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What work does p-consciousness do?

  1. Jan 6, 2005 #1
    I’ve been thinking that the core of the problem with the Ned Block/David Chalmers breakdown of the problem of consciousness (access vs. phenomenal; “easy” vs. “hard”) is the pushing of subjective experience to epiphenomenal status. Why would we expect people to start accepting the ontological necessity of something epiphenomenal? The burden on those of us who think subjective experience is something fundamental in nature is then to show that P-consciousness must do some kind of work in the world – it must be associated with action and causation.

    But we know old-fashioned interactionist dualism won’t succeed, so what is this work that p-consciousness does? Where does the causal closure of the physical world fail? Gregg Rosenberg’s book, which will be the topic of a different thread, is thought-provoking on proposing a general link between experience and the fundamental underpinnings of all causality. But let me ask the question here: what specific work might experience do? Alternatively, where are the traces of the impact p-consciousness has on nature?

    Let me put up 2 candidates. First, the interpretation of the measurement problem in quantum mechanics may necessitate the existence of an experiential element in nature. P-consciousness is necessary to do the work of quantum measurements/interactions in the world. Second, the coordinated activity of components in complex organized systems (including but perhaps not limited to humans or living things) requires a binding element which in our human case is felt as p-consciousness.
     
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  3. Jan 6, 2005 #2
    Hi Steve,

    FWIW, my belief is close to the last part of your suggestion. If the Theory of Natural Individuals holds, the "purpose" of any natural individual is to achieve a more definite effective state for itself by reducing the number of possible joint states of its bound individuals. In the context of the brain, the hypothesized cortical natural individual has an effective state whose purpose is to initiate or modulate motor programming. We can think of its effective state as constituted by a set of interfaces between the individuals it binds and the body's motor systems. I would suppose that the cortical individual's specific purpose (i.e., why it would be selected for by evolution) is to reduce its constituent's possible joint states in a way that reflects a more reliable integration of all the relevant information being fed to the cortex.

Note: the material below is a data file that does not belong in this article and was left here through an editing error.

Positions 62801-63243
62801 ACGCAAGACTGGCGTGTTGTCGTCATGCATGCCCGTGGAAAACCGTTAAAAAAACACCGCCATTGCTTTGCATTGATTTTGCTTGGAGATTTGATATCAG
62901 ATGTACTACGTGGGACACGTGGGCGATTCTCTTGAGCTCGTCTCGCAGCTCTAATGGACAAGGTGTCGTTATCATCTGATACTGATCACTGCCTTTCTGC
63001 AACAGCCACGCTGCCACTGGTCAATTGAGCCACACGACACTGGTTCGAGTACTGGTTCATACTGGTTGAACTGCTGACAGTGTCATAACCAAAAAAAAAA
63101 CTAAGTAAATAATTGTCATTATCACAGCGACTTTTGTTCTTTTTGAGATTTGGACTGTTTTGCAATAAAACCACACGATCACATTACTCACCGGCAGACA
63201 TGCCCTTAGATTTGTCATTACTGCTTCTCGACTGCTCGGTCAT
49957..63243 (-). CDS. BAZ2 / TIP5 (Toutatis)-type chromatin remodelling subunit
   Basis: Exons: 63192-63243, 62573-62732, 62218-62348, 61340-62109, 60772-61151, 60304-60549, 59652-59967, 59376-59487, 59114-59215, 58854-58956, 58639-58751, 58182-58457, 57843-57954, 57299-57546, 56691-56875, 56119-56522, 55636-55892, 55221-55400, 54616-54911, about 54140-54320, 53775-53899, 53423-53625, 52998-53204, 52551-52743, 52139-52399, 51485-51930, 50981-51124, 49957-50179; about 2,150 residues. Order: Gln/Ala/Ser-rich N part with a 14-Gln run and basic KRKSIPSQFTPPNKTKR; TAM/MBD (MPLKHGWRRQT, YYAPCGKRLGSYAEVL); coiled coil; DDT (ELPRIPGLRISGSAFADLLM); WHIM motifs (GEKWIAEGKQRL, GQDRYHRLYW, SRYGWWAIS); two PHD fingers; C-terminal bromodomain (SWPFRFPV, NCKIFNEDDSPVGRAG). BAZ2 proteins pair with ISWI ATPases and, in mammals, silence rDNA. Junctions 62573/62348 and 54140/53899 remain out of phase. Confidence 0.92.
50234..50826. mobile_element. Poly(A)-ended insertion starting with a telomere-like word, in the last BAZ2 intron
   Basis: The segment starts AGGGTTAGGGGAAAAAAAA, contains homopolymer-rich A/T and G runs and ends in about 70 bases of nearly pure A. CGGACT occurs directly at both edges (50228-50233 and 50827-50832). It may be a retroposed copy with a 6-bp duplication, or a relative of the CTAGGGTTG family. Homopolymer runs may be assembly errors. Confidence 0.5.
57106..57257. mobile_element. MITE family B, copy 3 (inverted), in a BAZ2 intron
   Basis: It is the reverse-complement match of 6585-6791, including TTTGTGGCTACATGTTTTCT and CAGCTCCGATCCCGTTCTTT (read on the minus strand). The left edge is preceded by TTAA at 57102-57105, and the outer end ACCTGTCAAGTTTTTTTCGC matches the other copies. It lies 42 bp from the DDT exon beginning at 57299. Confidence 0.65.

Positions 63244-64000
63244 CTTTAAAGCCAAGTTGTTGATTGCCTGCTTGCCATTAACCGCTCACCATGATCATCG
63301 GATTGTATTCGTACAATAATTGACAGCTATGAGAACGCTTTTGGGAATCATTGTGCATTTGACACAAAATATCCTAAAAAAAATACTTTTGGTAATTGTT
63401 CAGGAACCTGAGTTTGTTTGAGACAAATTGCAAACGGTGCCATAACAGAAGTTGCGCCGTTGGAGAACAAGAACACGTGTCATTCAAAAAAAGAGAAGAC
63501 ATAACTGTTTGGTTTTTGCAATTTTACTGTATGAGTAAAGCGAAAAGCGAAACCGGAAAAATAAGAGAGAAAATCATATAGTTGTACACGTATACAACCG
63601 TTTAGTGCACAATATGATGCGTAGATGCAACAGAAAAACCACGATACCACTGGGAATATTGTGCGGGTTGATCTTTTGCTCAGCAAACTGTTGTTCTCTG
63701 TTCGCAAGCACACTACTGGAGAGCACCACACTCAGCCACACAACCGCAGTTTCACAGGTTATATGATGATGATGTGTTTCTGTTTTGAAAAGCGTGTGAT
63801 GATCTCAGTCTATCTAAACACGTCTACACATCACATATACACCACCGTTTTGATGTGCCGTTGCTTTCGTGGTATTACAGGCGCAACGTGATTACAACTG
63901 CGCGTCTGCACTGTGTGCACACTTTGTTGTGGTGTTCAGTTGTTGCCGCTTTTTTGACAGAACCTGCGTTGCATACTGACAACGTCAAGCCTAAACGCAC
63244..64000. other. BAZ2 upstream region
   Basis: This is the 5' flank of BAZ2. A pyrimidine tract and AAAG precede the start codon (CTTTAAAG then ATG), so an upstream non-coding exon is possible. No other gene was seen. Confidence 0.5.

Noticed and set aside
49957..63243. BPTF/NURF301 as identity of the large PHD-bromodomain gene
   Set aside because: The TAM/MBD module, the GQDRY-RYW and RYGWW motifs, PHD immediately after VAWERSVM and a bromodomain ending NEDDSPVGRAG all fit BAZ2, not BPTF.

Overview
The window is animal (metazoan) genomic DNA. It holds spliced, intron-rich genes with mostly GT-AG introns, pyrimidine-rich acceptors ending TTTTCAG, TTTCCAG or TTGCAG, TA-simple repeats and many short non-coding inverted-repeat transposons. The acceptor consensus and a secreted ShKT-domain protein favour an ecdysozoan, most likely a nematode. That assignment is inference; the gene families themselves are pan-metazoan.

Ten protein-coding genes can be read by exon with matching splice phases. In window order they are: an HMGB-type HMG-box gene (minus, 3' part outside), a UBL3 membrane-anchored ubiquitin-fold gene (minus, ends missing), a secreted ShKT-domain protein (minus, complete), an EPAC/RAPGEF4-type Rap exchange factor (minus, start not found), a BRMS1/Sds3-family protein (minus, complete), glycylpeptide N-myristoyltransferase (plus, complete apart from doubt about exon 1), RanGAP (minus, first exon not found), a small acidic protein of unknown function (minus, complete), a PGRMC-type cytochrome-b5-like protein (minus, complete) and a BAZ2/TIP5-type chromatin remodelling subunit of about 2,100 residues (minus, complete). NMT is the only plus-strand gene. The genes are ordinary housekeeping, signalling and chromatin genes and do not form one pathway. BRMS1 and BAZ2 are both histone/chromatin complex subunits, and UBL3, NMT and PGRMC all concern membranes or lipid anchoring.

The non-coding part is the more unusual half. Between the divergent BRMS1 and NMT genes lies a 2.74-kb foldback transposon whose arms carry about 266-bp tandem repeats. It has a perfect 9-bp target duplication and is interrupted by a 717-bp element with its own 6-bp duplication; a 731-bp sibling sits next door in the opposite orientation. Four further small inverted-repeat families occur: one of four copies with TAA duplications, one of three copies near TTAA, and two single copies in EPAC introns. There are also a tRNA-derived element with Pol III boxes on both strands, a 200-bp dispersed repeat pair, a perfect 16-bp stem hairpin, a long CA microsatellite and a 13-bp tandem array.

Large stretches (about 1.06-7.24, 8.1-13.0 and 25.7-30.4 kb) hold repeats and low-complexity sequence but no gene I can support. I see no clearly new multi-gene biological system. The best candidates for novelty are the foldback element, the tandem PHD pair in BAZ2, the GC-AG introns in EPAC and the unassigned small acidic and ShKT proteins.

--Gregg

     
  4. Jan 6, 2005 #3
    Hi Gregg,
    Welcome to the PF forum.

    Could we not look back down the chain of natural individuals, to the lowest level to see as you say, a series of effective states as constituted by a set of interfaces between the individuals it binds. Looking then from the bottom to the top of the chain there would appear to be four main operators’ existence, organization, survival and perfection.
     
  5. Jan 6, 2005 #4
    Existence, organization and survival are clearly evident, though I'm not sure what you intend when you call them operators. I also don't know the sense you intend for "perfection" so I can't really comment, but, in general, I'm not likely to believe in something that would attract that label.

    --Gregg

     
  6. Jan 6, 2005 #5

    honestrosewater

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    Pardon my ignorance, but what do you think of the idea that p-consciousness is a product of an exergonic reaction? It's just an idea, but perhaps you guys can see its implications faster and more clearly than I can.
     
  7. Jan 7, 2005 #6

    loseyourname

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    Do you mean that it's the product of any exergonic reaction? That is, that any exergonic reaction results in phenomenal experience? I find that a bit of an ad hoc hypothesis. Besides, if it were true, why do we only experience the reactions that take place in the brain and not the rest of the body?